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‘Imi Hale

native hawaiian man photo

Polynesian musician, Courtesy of Hawaii State Archives

Native Hawaiian Cancer Awareness,
Research and Training Network

‘Imi Hale is a program developed and managed by Native Hawaiians to increase cancer awareness and research capacity among Native Hawaiians. This U.S. subgroup of indigenous people of the Hawaiian islands has disproportionately high rates of cancer mortality and low rates of participation in health and research careers.


As a community-based research project, ‘Imi Hale spent its first year gathering data from Native Hawaiians about their cancer awareness and research priorities. ‘Imi Hale’s community and scientific advisors, Nā Liko Noelo (budding researchers), and staff develop and carry out projects that address these priority areas. Emphasis is placed on transferring skills and resources to Native Hawaiians through training, technical assistance, and mentorship. A biennial survey assesses the extent to which community-based participatory research principles are being followed.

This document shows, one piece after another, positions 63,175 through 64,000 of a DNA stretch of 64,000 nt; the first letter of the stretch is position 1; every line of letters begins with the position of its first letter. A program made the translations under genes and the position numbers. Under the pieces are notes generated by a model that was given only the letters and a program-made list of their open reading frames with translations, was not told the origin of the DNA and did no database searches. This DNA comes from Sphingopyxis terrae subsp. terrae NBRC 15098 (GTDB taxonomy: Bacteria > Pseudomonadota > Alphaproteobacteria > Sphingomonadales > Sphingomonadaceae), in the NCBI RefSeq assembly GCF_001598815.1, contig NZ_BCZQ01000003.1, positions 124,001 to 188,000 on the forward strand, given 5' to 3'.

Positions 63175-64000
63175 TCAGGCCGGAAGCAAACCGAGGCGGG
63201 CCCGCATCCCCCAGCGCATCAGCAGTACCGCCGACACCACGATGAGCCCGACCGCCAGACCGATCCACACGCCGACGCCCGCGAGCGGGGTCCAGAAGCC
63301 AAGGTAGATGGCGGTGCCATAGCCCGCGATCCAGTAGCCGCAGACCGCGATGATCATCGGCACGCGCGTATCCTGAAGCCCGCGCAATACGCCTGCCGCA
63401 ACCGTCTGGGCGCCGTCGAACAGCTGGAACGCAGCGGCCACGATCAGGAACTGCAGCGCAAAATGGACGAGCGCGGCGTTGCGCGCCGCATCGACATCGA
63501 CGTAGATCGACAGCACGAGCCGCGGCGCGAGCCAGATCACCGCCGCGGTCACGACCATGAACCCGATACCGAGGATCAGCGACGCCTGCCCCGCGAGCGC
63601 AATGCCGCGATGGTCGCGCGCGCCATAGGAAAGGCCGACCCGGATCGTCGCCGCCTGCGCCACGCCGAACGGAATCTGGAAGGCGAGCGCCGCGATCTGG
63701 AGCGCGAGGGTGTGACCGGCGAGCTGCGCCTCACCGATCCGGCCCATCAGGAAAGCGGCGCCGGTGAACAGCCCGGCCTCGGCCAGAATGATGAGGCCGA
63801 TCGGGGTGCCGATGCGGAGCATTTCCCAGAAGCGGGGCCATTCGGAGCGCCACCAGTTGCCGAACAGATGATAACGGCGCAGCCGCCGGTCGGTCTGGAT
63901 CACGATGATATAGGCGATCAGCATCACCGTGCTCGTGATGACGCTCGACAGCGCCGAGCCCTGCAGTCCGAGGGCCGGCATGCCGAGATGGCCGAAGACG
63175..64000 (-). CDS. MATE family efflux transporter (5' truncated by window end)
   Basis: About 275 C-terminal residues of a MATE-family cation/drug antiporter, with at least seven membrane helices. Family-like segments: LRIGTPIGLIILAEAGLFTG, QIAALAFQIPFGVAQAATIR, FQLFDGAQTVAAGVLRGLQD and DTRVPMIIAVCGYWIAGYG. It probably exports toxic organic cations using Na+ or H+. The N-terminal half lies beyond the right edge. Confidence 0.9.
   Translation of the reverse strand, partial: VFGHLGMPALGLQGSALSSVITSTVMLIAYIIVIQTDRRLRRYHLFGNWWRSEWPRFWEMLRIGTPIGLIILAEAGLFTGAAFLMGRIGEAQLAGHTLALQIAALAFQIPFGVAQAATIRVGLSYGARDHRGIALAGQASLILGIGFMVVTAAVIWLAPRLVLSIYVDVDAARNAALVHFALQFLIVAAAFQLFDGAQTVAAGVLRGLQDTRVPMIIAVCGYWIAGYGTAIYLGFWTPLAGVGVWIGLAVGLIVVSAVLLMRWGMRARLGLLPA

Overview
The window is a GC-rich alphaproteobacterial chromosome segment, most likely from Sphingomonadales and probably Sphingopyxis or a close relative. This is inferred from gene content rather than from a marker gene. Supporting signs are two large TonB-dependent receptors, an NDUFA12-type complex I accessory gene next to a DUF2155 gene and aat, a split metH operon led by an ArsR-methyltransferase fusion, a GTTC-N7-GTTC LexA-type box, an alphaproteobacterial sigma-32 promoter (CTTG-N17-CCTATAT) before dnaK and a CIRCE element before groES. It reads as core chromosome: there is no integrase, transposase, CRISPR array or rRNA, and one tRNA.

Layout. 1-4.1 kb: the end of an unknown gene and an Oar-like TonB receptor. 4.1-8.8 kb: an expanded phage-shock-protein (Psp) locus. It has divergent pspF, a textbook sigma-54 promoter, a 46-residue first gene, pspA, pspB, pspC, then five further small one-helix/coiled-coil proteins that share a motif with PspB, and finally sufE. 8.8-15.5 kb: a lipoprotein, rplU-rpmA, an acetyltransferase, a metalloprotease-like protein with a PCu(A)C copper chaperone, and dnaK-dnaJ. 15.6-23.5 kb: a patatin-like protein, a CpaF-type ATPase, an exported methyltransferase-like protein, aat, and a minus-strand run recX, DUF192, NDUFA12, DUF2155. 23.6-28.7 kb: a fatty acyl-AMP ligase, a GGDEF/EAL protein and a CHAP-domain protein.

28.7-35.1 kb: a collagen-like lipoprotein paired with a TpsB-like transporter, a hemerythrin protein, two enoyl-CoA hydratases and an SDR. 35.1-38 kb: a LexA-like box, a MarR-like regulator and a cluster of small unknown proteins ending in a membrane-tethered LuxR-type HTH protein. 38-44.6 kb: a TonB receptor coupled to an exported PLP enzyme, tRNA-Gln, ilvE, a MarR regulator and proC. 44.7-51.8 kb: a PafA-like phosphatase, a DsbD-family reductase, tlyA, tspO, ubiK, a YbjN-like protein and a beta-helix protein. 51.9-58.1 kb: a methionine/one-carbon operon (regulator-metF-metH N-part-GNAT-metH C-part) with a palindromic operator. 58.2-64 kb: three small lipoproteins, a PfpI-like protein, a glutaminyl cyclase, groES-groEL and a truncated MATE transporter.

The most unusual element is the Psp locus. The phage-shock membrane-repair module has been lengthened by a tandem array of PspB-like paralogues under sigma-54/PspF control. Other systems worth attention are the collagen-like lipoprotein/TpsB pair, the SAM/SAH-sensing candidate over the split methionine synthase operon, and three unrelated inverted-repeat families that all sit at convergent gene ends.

By the end of the second year, statewide and island-specific awareness plans were produced, and 9 funded awareness projects are supporting the development and dissemination of Hawaiian health education materials. Research accomplishments include the enrollment of 42 Native Hawaiian Nā Liko Noelo, 22 of which are involved in 14 funded research projects. The annual evaluation survey found that 92% of the advisors felt that ‘Imi Hale was promoting scientifically rigorous research that was culturally appropriate and respectful of Native Hawaiian beliefs, and 96% felt that ‘Imi Hale was following its own principles of community-based participatory research.


‘Imi Hale is successfully employing a community-based participatory model to meet its objectives of increasing cancer awareness and research among Native Hawaiians.

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